School board approves purchase of metal detectors

The Grady County Board of Education unanimously approved the purchase of a portable metal detector and two wireless metal detecting wands for use at Cairo High School as part of what Superintendent Dr. Tommy Pharis is calling “one small piece of an overall program to insure student and staff safety.”
“This is not a knee jerk reaction to one incident,” the school superintendent said.
Dr. Pharis said the board and school administrators had discussed the matter and had even sought a legal opinion from Board Attorney Thomas L. Lehman before voting to purchase the metal detectors Tuesday night.
“This is just part of our overall plan for student safety. The system is designed to be used randomly or when there is some reasonable suspicion. A metal detector at the high school was purchased about 10 years ago, but it was not used that much and did not work properly,” Dr. Pharis told school board members.
After researching systems and seeking a vendor who could provide live training and nearby technical support, one vendor, Dana Safety Supply based in Greensboro, NC was identified as the preferred vendor. According to CHS Principal David McCurry, the sales representative is based in Jacksonville, FL and technical support is available in Tallahassee.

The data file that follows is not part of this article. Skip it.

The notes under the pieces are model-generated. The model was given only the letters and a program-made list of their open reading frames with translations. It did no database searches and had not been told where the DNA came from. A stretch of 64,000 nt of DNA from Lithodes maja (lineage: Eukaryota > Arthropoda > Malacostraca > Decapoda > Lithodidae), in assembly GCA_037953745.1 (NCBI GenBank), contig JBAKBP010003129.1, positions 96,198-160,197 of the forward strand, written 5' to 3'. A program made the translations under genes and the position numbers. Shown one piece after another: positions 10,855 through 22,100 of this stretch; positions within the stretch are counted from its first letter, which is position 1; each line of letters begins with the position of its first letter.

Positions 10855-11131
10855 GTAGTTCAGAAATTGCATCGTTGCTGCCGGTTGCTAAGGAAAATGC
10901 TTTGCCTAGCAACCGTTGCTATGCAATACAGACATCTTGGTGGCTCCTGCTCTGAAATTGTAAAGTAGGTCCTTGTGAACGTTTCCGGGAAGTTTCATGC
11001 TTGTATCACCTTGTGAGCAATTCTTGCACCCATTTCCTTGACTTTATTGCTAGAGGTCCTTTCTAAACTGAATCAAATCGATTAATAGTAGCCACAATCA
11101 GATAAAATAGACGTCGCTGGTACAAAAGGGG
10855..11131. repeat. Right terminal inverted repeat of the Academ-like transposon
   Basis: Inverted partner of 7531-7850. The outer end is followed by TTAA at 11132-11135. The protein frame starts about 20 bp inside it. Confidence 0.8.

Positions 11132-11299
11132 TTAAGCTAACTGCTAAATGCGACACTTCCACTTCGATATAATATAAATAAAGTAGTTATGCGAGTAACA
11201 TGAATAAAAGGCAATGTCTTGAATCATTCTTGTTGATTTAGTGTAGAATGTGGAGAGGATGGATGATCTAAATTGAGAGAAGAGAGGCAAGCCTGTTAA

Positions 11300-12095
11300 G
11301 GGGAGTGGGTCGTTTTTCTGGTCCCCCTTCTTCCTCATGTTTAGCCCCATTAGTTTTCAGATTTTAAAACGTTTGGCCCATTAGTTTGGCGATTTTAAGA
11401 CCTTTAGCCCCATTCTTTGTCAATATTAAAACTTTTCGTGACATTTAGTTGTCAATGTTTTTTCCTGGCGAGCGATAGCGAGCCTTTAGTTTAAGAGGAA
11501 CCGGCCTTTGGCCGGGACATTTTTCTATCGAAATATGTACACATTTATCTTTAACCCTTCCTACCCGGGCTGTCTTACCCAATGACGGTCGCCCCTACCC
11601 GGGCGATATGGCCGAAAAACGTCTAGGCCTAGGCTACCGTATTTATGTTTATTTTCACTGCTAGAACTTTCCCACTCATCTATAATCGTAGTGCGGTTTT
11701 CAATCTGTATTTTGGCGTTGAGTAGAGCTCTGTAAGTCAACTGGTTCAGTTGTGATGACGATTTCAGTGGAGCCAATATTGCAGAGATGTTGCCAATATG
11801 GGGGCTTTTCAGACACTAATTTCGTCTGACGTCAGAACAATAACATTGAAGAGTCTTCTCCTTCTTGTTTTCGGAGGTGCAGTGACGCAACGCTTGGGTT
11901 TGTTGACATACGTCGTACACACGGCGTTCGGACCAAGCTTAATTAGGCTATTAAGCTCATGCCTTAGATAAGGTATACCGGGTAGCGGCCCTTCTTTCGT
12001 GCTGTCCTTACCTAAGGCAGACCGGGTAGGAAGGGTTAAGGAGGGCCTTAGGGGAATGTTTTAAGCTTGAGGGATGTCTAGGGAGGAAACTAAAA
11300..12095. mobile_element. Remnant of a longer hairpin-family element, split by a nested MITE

The cost of the metal detector is $3,500 and McCurry is requesting to purchase two hand-held metal detectors at a cost of $160 a piece.
Board Chairman Drew Pyrz questioned why only two hand-held units were being recommended and McCurry said he was “trying not to ask for too much.”
Dr. Pharis said the hand-held units could be shared with administrators at other schools if necessary.
McCurry noted that the walk-thru metal detector would give administrators an indicator light pinpointing the area of the body where suspected items were detected, which would eliminate the need to search the person.
“The purchase of a metal detector will be cause for concern and a perception that there is a problem at Cairo High School. That is a legitimate concern, but that is not the case. This is a proactive step and part of our overall safety program. It is important that parents and the community realize that,” Dr. Pharis said.
The board authorized up to $4,000 to purchase the metal detectors and cover the freight costs for the new security equipment.

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